By Andrew Guess, AttorneyThis article originally appeared in the December 21, 2018 issue of the Daily Journal of Commerce Oregon.
If your company's construction crews are reduced or idle as mid-winter arrives, you are likely not alone. January through March is traditionally a slow period for the construction industry, even in this strong economy. Consider using this downtime to your advantage and revisit your company's strategic plan, follow up with past clients, and tune up your contract documents. The beginning of a new year is a great time to review and improve your standard agreements.
If you are still using the same contract from years ago, a brand new agreement that reflects the most up-to-date laws may be most cost effective. Otherwise, minor revisions may be sufficient. Depending on your role as an owner, contractor, or subcontractor, risk that you carried in the past may now be pushed to others without reducing the contract price.
Consider the examples below. Each of the following provisions have become part of the "boiler plate," standard terms in every contract. However, a more thoughtful approach to the inclusion or exclusion of these terms is warranted. In light of the nature and value of the work, the payment structure, and your position in the contracting chain, your goal should be to structure your contract to shield you and your business from unnecessary risk where possible.
Attorney Fee Provisions
In litigation, each party is responsible for their own attorney's fees unless this expense is shifted to the other party by contract or statute. Under this default rule, the cost of litigation may make claims for unpaid contract funds impractical. For example, no contractor can invest a dollar for every dollar of recovery, or worse. To avoid this economic bar to court access, many contracts contain a prevailing party attorney’s fee clause that requires the loser to pay the winner's attorney’s fees in addition to any principal damages. Whether cases settle, as they often do, attorney’s fee provisions typically provide important leverage to achieve a favorable outcome. In either scenario, this term is always important and by default is generally thought a necessary part of any construction contract. However, contractors and owners alike should consider whether Oregon law already provides the protection they seek before including an attorney’s fee clause.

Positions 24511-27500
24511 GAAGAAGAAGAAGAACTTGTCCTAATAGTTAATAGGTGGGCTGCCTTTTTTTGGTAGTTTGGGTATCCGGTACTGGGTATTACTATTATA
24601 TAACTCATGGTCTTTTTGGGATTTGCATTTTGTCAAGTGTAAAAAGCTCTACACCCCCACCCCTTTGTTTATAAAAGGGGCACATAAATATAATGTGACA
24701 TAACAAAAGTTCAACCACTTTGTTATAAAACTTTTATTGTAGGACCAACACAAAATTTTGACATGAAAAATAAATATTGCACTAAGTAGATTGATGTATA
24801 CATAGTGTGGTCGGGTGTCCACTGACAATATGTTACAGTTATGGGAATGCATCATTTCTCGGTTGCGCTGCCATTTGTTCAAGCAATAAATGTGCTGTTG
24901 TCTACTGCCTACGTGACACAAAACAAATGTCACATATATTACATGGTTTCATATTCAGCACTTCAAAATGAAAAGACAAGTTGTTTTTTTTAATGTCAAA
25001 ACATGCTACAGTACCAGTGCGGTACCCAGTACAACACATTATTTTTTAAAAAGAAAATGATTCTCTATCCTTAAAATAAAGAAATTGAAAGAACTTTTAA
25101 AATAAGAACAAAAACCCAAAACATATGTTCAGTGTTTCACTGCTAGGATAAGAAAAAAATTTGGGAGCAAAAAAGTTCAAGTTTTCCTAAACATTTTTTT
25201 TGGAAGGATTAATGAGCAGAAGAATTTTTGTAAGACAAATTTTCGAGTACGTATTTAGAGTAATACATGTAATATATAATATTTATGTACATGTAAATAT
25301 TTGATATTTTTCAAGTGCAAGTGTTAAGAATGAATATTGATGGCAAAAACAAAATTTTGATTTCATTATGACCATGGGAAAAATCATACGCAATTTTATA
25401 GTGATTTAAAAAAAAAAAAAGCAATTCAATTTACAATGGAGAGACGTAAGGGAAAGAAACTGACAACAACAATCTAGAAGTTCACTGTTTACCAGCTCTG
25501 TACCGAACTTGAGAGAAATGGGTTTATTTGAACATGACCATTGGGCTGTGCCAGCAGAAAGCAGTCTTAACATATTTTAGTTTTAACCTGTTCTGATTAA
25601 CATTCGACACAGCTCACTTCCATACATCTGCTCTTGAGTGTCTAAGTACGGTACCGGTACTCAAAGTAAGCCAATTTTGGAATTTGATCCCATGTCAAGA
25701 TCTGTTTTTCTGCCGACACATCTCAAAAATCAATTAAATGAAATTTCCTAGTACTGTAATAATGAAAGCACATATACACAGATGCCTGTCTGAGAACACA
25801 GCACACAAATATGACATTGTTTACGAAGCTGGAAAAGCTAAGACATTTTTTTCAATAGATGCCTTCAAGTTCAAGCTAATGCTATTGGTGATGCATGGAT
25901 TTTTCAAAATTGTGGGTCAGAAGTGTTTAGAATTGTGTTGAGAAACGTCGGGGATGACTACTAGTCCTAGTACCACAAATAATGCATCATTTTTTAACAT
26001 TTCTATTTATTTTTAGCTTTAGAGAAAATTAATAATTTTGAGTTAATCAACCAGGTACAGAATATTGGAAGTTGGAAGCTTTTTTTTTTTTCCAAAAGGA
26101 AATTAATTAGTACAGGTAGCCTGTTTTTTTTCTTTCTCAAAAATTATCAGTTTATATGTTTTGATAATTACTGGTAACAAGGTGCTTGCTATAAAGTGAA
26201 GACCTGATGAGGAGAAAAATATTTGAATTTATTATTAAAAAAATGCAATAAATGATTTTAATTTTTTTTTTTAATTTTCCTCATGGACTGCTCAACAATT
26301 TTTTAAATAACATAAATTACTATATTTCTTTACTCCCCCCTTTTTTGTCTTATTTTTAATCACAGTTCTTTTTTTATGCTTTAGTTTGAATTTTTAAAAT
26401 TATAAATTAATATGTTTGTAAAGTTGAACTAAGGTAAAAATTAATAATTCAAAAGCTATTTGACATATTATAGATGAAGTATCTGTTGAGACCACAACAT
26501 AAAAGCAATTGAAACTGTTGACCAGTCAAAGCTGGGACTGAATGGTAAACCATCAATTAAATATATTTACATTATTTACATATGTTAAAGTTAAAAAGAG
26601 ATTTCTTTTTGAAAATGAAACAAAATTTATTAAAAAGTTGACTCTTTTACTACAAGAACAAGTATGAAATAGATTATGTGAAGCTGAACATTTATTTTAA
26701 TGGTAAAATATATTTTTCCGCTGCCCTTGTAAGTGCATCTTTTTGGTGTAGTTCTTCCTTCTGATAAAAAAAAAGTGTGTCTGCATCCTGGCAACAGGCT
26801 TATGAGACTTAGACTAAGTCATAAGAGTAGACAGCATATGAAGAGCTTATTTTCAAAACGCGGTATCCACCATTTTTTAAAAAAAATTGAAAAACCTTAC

In the event of a common payment dispute, provided the contractor gives adequate notice and meets other statutory deadlines for recording and foreclosing on a mechanic’s lien, Oregon's lien laws require the loser to pay the prevailing party's fees. That is, if a contractor is not paid, and must lien the project, it already has a right to attorney’s fees for the most likely kind of dispute: a dispute over payment. Contractors also have similar rights to recover attorney’s fees for bond claims on public projects, and under state and federal prompt payment acts. For claims of less than $10,000, there is another statute allowing recovery of attorney’s fees. In any of these instances, the contractor gains nothing from a contractual attorney’s fee clause if it must collect unpaid contract funds, but the owner now has a right to fees for causes of action it is likely to bring, such as warranty claims or claims for construction defects.
On the other hand, owners may consider requiring each party to waive the right to fees altogether as opposed to including a right to fees for both parties. If the project is particularly challenging or the owner has some other reason to believe the contractor may assert claims for delay, productively loss, or other impacts, a proactive waiver may best serve their interests.
Most construction contracts require the parties to resolve disputes in arbitration as opposed to state court. The thought is that arbitration is less expensive, faster, and more flexible to address the unique needs of the parties.
In practice, arbitration is rarely less expensive and an ill-defined arbitration provision can actually prolong a dispute. Opponents argue about whether the term applies in light of the particular claims at issue, whether the Oregon Rules of Civil Procedure apply, and even the location of the arbitration, to name a few issues. On the other hand, arbitration provides privacy to the parties if that is important and unlike state court actions arbitration is not appealable.
In the end, use this quiet time of the year to your advantage to hone your contract documents. There is no crystal ball on what terms will serve each party best if litigation arises, but the size of the contract, the nature and scope of the work, and the relationship with the upstream contractor and owner should all guide a more thoughtful consideration about these and other "boiler plate" terms.